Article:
The postmodern philosopher Jacques Derrida argued that a genuine gift is an impossible idea because as soon as you call it a “gift,” you immediately receive in return a sense of satisfaction. This impossibility is not based on how he defines the word, but how we generally define it. When we give gifts, we are not supposed to expect anything in return, but, hypocritically, we do always expect something, which is revealed by the fact that we call them “gifts.” For something to be a true gift, you must not be aware that you have given it.
The Russian pastry pictured above is an example of this Derridean gift. My kid’s friend gave it to me, saying it’s from her mother. She said her mother is not aware that she is giving it to me, but it’s perfect for me because I like ethnic food. Her mother’s decision to buy it retroactively became an act of kindness. Since she is Japanese, not Russian, I’m not sure what prompted her to buy it, but she follows me on Instagram and knows that I like foreign foods. The idea that she was thinking of me fits this “gift” narrative without her receiving the egotistical satisfaction of making a kind gesture. It’s a perfect gift because nobody is expecting anything in return.
Japanese people love gifts. In some regions, you, as a recipient of a gift, are expected to turn it down. That’s the etiquette. But, but the giver is supposed to push it back to you. You are supposed to reject it again. I’m actually not sure how many times you are supposed to go back and forth in this manner. Different regions might have different minimums.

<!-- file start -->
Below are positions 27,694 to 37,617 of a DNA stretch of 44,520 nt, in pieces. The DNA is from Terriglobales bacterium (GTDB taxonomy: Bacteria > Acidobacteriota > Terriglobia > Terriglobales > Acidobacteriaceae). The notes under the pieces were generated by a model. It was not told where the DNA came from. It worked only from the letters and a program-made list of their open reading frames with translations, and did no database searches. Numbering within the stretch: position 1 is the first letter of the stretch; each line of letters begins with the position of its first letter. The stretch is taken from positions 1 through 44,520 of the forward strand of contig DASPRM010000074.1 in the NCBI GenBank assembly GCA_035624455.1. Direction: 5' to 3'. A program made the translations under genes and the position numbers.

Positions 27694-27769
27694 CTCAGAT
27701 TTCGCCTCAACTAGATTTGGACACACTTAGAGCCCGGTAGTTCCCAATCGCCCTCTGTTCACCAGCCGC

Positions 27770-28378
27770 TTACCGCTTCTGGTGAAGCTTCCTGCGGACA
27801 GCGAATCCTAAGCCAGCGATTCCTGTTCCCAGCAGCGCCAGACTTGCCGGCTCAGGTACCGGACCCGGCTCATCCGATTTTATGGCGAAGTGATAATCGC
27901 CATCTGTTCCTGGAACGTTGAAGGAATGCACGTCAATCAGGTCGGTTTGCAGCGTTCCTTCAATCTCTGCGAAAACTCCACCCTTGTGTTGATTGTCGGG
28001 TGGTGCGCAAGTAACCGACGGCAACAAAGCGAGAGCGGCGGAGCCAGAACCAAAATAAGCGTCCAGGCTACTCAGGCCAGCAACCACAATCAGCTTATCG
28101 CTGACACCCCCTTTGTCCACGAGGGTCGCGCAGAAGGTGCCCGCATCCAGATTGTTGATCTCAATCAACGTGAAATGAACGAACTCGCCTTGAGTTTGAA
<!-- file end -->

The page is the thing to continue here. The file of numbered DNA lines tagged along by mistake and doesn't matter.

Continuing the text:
Even as a kid, I thought this was absurd. I couldn’t do it with a straight face. As I’m handing over my gift (or non-gift), I would have to say something like, “You owe me a big box of panettone next time you come to visit me, OK?” In other words, I would need to render it a non-gift by revealing my expectation, and at the same time, save my host the hassle of figuring out what to get for me.
But, now I see that there is another way: Give a gift through a mediator where she can never tell me what she actually did with it. It’s sort of like Schrödinger’s cat; it’s simultaneously a gift and non-gift.
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